Here’s this part of the email from the example I shared above:

Fall is always an extremely busy time for (org) because we are not only receiving lots of new grant applications, we are also renewing grants for special needs children who continue to need our help. And the demand this fall has become even greater because we have begun funding private autism assessments.

The families who have submitted applications for an autism assessment have been waiting more than two years through the public system to be assessed for autism. Without an autism assessment and diagnosis, kids go without access to $22,000 a year in government funding and the extra support in the school system that is essential to their development.

I read a lot of fundraising emails every year and this is where I see a lot of them falling flat or flailing. For some organizations, this is the result of not wanting to be perceived as being to pushy or aggressive in asking for donation.  For others, it’s that the argument doesn’t fully thread the needle in a truly compelling way. Again, this is where time for editing is your friend!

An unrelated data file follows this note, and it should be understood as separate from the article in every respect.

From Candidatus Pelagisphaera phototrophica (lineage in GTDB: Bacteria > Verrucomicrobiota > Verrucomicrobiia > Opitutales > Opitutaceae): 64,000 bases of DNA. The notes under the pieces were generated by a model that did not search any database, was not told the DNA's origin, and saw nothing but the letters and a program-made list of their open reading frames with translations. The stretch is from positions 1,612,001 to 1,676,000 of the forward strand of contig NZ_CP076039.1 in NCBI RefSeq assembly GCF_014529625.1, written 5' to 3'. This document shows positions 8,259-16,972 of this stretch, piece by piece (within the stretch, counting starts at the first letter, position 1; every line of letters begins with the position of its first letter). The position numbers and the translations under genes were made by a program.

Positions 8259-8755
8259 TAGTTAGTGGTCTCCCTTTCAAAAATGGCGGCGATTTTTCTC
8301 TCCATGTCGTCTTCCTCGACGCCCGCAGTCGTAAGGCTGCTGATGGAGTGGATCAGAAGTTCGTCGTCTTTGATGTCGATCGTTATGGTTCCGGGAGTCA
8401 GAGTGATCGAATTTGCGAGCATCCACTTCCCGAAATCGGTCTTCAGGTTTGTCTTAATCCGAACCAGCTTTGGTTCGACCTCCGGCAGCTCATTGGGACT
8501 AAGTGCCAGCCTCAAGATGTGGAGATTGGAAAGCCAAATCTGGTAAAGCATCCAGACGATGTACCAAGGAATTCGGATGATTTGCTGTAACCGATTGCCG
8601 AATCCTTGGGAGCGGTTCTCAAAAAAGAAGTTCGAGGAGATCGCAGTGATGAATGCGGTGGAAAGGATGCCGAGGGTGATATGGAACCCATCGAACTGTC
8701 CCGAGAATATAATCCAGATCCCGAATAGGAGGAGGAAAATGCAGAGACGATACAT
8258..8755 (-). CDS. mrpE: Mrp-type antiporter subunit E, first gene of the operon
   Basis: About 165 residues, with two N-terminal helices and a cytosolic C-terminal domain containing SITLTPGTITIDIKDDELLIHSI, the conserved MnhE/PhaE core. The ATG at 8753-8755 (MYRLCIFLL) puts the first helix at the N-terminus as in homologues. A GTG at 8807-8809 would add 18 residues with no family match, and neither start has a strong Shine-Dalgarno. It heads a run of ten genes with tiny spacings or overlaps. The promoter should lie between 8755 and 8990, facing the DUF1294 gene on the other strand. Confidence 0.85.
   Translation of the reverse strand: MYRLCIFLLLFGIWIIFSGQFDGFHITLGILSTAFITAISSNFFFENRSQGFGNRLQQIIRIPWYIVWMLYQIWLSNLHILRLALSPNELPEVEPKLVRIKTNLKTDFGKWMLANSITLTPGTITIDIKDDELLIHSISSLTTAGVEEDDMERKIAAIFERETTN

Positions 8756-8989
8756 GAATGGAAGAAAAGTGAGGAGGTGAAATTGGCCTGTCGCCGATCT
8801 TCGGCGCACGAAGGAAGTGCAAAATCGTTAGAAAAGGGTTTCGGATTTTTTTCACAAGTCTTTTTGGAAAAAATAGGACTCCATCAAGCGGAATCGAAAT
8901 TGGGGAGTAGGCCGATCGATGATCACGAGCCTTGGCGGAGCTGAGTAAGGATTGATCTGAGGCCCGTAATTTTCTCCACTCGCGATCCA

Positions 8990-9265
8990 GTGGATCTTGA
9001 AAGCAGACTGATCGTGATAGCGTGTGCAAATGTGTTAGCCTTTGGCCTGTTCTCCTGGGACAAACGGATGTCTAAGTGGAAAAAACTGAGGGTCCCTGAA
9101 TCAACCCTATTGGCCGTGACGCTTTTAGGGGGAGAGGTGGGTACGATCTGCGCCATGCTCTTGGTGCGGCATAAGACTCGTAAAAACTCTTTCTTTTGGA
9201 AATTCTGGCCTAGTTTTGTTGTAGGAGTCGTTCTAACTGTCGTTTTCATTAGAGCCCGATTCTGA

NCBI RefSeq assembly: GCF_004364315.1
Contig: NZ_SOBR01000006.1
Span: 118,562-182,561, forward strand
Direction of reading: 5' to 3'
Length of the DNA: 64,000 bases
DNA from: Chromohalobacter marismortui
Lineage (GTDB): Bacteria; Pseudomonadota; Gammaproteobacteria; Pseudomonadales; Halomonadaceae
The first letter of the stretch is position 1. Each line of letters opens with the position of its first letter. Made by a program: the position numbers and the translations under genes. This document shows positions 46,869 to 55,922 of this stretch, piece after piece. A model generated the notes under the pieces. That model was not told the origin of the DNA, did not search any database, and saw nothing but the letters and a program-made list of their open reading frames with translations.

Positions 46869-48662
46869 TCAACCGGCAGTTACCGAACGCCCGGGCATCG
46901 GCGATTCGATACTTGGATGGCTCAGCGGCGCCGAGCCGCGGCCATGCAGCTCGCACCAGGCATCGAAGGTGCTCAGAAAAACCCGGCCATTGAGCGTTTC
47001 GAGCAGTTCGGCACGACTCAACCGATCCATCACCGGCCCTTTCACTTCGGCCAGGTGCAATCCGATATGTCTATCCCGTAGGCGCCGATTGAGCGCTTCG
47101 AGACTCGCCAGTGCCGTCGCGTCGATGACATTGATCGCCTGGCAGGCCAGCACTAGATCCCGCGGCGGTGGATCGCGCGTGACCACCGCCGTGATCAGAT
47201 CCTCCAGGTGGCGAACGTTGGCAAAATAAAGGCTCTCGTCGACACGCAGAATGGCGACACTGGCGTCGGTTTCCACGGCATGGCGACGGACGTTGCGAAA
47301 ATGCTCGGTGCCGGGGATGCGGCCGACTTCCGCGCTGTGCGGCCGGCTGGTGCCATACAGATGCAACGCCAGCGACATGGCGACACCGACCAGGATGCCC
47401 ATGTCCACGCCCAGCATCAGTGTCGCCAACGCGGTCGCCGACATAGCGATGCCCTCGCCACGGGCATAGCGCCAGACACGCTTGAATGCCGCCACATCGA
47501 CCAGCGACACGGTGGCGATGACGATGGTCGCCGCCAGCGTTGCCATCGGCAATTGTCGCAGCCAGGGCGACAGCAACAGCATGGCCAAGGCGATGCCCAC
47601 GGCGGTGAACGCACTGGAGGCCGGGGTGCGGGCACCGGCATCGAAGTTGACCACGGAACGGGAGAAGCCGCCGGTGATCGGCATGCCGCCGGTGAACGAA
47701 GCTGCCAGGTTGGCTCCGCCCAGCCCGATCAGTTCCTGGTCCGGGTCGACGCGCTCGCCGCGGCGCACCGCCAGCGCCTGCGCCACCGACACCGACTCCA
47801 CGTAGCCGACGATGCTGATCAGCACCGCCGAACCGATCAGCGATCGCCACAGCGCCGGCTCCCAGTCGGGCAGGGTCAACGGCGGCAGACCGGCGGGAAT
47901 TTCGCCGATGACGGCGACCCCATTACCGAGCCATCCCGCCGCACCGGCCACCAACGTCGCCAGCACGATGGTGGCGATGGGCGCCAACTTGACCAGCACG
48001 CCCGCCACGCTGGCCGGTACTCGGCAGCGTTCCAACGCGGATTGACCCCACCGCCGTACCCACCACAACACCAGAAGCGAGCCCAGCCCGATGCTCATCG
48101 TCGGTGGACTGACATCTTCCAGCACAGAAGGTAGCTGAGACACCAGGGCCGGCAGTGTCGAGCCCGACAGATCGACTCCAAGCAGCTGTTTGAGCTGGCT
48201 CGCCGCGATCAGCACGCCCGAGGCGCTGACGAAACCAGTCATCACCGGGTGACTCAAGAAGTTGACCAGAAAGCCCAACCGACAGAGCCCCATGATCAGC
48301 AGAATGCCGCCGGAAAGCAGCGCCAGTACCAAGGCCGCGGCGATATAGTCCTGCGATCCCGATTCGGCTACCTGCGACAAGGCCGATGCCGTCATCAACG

Transition into the Fundraising Ask

In so many fundraising emails the call to action is simple and often abrupt. Donate now! Make your donation today! Click here to donate. Yes, these are all clear call to action but there needs to be a well thought out bridge to that call to action.

This bridge is your transition sentence that’s going to make it a no-brainer to donate. I love writing this part of the email. When I finally figure out that perfect transition sentence, I feel like I’ve hit a home run. The writing in the first part of the email flows and the pivot into the call to action is flawless.

Building on the example I used earlier, here’s what this looks like in action: